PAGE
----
The hope of developing better drugs
Bogyo, Pande discuss their research at chemistry meeting
New approaches to developing drugs were among the topics discussed by Stanford researchers last week during the 228th national meeting of the American Chemical Society in Philadelphia. More than 12,000 scientists attended. Following are summaries of two topics presented by Stanford scientists.
Cancer drug possibilities
Many cancer therapies take a “big stick” approach, targeting rapidly dividing cells in the body to stop malignancies in their tracks but often triggering horrible side effects in the process. New research by Matthew Bogyo, PhD, assistant professor of pathology, points toward the possibility of a different type of cancer drug – small molecules that would home in on the proteins tumors need without poisoning patients.
Previous studies have shown that an increase of certain proteins, called cathepsin cysteine proteases, is associated with tumor development. “The question is what are they doing and does it help to block them?” Bogyo said. To find out, he and his colleagues used fluorescent tags to track cathepsin activity in mouse models of two types of cancer. They found the cathepsins helped build blood vessels to the tumors as well as increasing tumor growth and invasiveness.
The team also tried giving a broad-spectrum cathepsin inhibitor to some cancerous mice and found that it slowed tumor development both in early and late stages of growth with no apparent side effects. The National Cancer Institute has since fast-tracked the inhibitor into studies as a potential drug. Meanwhile the research group is testing similar compounds to find those that bind specifically to “problem” cathepsins, instead of to all of them.
If one of the molecules turns out to vanquish tumors but not their hosts, it could become one of the first drugs of its kind, he said. “Most cancer drugs are very toxic,” he said. “There are very few rationally designed oncology drugs in use today that are made with a specific target in mind.”
Designing an inhibitor requires knowing which protein to inhibit and what the protein does. Finding out the latter is a particularly difficult task in the case of cathepsins because of the nature of proteases, Bogyo said. “Proteases take other proteins and degrade them into little bits, and so it’s hard to figure out what those proteins were doing,” he said. “We’re beginning by focusing on individual proteases, seeing what happens when you shut down a specific member of that family.”
The implications of finding the right inhibitor would reach far, Bogyo said, since cathepsins are associated with many different cancers and are involved in processes – such as blood vessel formation and tumor growth – critical to all tumors.
Harnessing the power of Pcs
Could your home computer help cure Alzheimer’s disease? The answer could be yes, according to Vijay Pande, PhD, assistant professor of chemistry and, by courtesy, of structural biology.
He’s devised a way to identify potential drug compounds by using a network of more than 150,000 home computers and some innovative algorithms. He said the method accurately predicts how well molecules will bind to a given protein. Proteins are the ubiquitous workhorses of living systems and most diseases can be traced to protein malfunctions of one kind or another, so designing a compound that binds to a particular protein is an early step in drug development.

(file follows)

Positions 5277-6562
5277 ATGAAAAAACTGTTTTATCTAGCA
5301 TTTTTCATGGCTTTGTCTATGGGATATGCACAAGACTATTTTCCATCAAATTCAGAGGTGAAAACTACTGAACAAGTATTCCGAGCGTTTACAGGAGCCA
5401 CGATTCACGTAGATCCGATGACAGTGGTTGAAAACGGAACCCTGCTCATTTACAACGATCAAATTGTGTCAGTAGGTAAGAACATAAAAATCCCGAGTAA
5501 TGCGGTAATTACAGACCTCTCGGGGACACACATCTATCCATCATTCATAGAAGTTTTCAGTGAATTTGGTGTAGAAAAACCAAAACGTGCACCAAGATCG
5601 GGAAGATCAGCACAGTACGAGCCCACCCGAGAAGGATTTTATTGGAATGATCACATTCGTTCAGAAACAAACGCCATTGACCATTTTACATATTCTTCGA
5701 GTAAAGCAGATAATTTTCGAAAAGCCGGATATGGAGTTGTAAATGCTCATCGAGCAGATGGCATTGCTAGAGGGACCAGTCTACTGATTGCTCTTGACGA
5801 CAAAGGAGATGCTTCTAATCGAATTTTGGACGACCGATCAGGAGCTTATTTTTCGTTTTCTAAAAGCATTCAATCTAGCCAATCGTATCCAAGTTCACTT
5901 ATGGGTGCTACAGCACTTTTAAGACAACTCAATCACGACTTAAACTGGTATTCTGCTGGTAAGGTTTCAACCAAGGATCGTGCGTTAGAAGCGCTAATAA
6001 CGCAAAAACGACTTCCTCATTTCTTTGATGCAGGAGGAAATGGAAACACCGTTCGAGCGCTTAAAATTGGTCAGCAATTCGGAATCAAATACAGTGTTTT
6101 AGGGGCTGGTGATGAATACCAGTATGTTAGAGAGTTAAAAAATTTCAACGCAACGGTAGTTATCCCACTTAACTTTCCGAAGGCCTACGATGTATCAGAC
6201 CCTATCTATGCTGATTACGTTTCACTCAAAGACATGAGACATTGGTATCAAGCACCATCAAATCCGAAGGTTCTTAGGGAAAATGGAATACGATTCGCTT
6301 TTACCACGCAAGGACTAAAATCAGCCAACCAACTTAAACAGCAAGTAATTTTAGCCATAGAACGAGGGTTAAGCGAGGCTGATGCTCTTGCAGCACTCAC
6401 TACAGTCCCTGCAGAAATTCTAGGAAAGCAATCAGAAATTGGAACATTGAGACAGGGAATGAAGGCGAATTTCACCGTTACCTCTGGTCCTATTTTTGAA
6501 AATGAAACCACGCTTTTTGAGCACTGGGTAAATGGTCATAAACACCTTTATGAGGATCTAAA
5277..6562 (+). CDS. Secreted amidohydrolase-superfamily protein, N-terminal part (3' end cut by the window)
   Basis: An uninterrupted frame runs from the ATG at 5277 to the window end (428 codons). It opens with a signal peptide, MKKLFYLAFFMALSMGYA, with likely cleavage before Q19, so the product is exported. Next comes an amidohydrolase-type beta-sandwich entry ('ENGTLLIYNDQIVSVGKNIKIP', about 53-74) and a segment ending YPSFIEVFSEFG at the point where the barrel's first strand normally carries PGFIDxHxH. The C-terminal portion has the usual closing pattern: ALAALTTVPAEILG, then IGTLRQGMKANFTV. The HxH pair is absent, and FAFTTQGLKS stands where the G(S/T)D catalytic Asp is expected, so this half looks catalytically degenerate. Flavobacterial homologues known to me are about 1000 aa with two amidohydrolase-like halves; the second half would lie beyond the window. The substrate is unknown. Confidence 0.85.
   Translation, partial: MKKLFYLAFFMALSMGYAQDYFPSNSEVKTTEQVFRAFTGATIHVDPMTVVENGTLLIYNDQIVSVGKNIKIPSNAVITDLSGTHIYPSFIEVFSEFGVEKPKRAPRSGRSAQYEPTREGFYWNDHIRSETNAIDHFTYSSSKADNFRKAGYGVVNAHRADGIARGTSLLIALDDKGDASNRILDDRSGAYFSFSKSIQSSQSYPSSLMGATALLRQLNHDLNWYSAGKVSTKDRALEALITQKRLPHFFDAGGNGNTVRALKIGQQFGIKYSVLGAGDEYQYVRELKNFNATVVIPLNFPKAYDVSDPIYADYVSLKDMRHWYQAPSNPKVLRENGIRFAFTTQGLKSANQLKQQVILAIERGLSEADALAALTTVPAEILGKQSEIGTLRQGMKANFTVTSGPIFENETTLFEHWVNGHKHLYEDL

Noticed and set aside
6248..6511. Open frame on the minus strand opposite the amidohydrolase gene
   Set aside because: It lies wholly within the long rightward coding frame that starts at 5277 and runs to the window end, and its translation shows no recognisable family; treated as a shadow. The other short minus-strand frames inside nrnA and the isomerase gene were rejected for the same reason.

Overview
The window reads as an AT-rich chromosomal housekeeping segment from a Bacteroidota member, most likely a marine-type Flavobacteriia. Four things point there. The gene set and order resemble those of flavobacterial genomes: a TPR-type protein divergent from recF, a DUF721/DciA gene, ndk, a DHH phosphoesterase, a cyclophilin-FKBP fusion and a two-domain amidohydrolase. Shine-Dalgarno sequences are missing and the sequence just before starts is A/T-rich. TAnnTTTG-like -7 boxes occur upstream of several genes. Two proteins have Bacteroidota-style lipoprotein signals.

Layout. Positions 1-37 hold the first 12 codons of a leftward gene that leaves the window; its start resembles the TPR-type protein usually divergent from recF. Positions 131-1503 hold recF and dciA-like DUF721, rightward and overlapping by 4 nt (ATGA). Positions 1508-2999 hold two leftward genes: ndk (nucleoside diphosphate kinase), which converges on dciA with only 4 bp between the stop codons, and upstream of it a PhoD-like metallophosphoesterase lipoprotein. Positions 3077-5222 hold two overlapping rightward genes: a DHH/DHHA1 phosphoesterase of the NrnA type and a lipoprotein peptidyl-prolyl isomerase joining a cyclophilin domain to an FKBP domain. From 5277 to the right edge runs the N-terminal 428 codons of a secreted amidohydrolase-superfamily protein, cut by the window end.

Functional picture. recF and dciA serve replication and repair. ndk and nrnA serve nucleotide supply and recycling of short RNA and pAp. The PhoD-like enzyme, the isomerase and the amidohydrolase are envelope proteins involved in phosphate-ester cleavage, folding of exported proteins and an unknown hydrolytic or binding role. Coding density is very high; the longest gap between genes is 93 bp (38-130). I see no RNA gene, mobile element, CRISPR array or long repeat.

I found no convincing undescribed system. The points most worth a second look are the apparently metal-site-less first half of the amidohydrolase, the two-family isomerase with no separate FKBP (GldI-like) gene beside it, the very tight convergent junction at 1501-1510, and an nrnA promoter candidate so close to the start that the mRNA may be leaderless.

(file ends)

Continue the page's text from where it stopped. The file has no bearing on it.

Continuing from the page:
“For almost 20 years, people have been talking about doing drug design computationally, but the real challenge has been getting sufficient accuracy,” Pande said. “Our goal was to come up with methods to push that accuracy to the point at which our methods are pharmaceutically useful.”
In the past, Pande said, computer predictions of binding strength between molecules and targeted proteins have been off by as much as 4 to 6 kilocalories per mol, rendering them essentially useless. But when he tested his new method, the results were accurate to within 1 kilocalorie per mol. “I think we’re at the point where pharmaceutical companies start to get interested,” he said.
To get those results, he tapped into Folding@Home, a global network of more than 150,000 home computers that run computations in the background, pooling their results to create computing power “greater than all the supercomputing centers combined,” in Pande’s words. He set up the network in 2000 to study protein folding and needed its power for this experiment because accurately predicting bonding energy requires “sampling” multiple conformations of a protein, a computationally demanding process.
Pande said this distributed-computing approach could be used to design new classes of antibiotics. And, as part of a current Folding@Home calculation on a protein critical to Alzheimer’s development, he hopes to identify molecules that would bind to the protein, pointing the way toward possible treatments.
Few researchers have a resource like Folding@Home at their fingertips, but Pande said his method could still have broad applications. The benefits of speeding up drug development could easily outweigh the cost of a multimillion-dollar supercomputer to a pharmaceutical company, he said. Also, several pharmaceutical companies are already harnessing the computers within their organization. As for academics, their time will come.
“One way to think of Folding@Home is as a time machine where we can do the sort of computational work now that would be very easy for any researcher to do in perhaps 10 years,” he said.